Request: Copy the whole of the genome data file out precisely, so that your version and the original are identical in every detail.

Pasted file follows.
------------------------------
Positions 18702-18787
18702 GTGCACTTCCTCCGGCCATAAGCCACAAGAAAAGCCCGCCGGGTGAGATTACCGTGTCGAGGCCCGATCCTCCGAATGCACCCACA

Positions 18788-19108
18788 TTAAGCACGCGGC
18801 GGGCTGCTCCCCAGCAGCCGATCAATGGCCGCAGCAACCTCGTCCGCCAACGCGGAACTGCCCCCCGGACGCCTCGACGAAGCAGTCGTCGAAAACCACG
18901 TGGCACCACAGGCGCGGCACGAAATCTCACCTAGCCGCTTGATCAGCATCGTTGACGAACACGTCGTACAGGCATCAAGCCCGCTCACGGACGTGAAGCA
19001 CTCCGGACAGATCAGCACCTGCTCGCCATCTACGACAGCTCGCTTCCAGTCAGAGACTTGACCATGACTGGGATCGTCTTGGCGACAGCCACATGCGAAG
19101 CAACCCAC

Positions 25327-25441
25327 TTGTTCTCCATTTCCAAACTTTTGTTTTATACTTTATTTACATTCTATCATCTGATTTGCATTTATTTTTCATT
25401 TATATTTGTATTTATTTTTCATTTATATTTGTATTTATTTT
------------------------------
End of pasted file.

Positions 18702-18787
18702 GTGCACTTCCTCCGGCCATAAGCCACAAGAAAAGCCCGCCGGGTGAGATTACCGTGTCGAGGCCCGATCCTCCGAATGCACCCACA

Positions 18788-19108
18788 TTAAGCACGCGGC
18801 GGGCTGCTCCCCAGCAGCCGATCAATGGCCGCAGCAACCTCGTCCGCCAACGCGGAACTGCCCCCCGGACGCCTCGACGAAGCAGTCGTCGAAAACCACG
18901 TGGCACCACAGGCGCGGCACGAAATCTCACCTAGCCGCTTGATCAGCATCGTTGACGAACACGTCGTACAGGCATCAAGCCCGCTCACGGACGTGAAGCA
19001 CTCCGGACAGATCAGCACCTGCTCGCCATCTACGACAGCTCGCTTCCAGTCAGAGACTTGACCATGACTGGGATCGTCTTGGCGACAGCCACATGCGAAG
19101 CAACCCAC

Positions 25327-25441
25327 TTGTTCTCCATTTCCAAACTTTTGTTTTATACTTTATTTACATTCTATCATCTGATTTGCATTTATTTTTCATT
25401 TATATTTGTATTTATTTTTCATTTATATTTGTATTTATTTT